Posted on April 18, 2014
NASHVILLE, April 16, 2014 – Today, the Tennessee state senate gave final approval to a bill which some supporters consider the strongest pro-hemp legislation in the country. After a 28-0 vote, the bill will now go to Gov. Bill Haslam’s desk for a signature. With the house having approved the bill by a vote of 88-5, both chambers have a strong veto-proof majority.
House Bill 2445 (HB2445), introduced by Rep. Jeremy Faison (R-Cosby), would mandate that the state authorize the growing and production of industrial hemp within Tennessee, effectively nullifying the unconstitutional federal ban on the same.
The bill reads, in part:
“The department shall issue licenses to persons who apply to the department for a license to grow industrial hemp.”
Mike Maharrey, communications director for the Tenth Amendment Center, noted that one word strengthened the bill considerably. “By including the word ‘shall’ in this legislation, it has a great deal of impact,” he said. “This means that rather than keeping it open-ended like other states have done, hemp farming will be able to move forward in Tennessee whether the regulatory bureaucrats there want it to or not.”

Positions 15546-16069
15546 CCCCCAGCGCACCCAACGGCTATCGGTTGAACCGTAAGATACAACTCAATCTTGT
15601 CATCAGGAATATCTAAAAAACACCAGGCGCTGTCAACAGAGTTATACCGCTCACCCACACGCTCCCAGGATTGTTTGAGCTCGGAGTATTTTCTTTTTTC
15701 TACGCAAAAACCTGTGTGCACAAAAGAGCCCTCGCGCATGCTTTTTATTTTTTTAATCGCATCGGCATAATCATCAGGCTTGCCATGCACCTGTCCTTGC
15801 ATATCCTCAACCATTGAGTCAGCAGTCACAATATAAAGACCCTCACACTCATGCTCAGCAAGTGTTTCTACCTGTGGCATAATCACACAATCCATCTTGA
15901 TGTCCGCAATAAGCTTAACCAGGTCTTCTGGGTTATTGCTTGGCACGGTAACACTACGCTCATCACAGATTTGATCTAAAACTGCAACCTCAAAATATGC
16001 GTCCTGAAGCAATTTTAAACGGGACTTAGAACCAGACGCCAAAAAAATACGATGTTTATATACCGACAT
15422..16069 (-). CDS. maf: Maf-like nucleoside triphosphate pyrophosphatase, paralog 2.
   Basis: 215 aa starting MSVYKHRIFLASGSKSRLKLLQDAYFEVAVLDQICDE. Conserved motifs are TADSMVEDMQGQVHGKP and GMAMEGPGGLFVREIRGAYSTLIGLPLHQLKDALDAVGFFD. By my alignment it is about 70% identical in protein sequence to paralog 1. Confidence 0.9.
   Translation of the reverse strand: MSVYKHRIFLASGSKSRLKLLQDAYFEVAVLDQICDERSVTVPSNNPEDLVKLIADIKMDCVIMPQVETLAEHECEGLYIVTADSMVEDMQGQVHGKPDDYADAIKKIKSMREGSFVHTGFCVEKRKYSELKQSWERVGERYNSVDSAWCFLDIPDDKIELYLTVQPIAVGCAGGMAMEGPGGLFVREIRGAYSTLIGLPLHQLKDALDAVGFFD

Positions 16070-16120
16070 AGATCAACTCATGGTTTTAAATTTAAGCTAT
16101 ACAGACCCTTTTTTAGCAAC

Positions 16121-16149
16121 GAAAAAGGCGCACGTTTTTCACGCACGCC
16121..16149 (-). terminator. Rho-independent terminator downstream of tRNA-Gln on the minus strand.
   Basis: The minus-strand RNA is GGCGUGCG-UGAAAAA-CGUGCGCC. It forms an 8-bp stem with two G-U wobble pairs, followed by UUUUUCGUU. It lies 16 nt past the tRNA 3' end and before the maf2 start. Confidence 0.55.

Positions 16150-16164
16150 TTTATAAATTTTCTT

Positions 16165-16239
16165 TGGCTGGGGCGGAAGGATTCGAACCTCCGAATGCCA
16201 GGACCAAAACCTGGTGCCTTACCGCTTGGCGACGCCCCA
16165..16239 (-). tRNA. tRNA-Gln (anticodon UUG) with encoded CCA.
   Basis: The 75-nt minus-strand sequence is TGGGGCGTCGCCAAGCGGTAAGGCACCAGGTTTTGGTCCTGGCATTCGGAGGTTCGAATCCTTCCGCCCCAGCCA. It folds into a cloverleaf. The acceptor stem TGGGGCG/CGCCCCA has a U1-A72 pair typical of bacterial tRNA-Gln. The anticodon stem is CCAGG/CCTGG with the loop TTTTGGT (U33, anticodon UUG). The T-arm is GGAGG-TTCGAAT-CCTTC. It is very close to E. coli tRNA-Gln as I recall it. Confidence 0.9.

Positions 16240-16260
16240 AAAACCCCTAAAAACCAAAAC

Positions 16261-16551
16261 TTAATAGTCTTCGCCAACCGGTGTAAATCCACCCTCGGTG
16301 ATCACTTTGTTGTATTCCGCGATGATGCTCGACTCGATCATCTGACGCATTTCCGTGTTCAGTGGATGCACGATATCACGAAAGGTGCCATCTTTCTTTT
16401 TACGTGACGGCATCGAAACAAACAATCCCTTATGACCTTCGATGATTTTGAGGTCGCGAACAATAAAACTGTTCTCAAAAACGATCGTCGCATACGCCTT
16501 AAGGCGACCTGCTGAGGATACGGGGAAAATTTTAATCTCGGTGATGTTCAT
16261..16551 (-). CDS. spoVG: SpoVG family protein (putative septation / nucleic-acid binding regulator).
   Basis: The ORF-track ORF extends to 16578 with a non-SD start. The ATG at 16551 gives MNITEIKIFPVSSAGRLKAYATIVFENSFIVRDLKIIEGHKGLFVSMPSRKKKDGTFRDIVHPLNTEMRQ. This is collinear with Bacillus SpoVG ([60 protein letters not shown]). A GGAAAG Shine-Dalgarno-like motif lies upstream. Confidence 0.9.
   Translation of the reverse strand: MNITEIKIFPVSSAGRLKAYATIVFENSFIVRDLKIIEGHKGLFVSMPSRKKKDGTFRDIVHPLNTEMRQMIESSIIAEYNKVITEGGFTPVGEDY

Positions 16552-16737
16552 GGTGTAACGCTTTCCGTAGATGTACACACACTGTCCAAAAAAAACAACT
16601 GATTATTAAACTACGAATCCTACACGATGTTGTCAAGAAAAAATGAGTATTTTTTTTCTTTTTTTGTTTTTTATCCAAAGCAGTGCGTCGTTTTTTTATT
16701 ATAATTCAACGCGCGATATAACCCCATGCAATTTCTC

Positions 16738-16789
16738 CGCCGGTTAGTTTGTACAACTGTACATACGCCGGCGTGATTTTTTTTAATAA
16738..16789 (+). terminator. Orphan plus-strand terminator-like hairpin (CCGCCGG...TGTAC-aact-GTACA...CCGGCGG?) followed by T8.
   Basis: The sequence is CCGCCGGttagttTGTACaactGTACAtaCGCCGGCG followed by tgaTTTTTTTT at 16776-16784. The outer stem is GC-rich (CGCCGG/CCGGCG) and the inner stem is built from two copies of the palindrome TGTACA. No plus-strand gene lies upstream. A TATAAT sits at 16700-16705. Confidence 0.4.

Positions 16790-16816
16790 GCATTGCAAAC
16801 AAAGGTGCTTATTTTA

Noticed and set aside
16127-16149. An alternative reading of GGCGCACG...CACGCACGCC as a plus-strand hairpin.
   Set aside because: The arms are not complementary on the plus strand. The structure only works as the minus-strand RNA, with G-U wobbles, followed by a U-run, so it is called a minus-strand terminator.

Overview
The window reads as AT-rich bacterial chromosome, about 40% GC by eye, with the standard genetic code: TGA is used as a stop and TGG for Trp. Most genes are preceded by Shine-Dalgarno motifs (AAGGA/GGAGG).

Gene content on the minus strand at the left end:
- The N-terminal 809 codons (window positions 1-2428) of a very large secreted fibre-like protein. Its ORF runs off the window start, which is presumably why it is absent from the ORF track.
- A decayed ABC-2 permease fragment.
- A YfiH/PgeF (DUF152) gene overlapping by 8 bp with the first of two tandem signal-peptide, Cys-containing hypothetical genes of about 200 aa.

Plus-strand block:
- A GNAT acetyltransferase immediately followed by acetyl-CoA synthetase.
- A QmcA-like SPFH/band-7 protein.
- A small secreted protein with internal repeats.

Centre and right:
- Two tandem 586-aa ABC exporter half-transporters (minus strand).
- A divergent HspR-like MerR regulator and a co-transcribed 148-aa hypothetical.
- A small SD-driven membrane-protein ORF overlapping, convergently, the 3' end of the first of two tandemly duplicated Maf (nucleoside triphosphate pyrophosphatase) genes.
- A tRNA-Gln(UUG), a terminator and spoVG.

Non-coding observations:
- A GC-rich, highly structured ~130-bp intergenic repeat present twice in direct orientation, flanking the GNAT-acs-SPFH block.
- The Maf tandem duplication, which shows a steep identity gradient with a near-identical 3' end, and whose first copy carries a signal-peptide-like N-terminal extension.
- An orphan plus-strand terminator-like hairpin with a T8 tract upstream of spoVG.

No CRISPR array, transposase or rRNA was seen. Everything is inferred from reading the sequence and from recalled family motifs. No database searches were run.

‘Shall’ is a legal term which creates a specific requirement far stronger than a word like ‘will.’ The former is more closely interchangeable with the word “must,” while the latter allows leeway for the object of the term to delay. In this case, the bill states that the Tennessee department of agriculture will have a mandate to license farmers for growing hemp.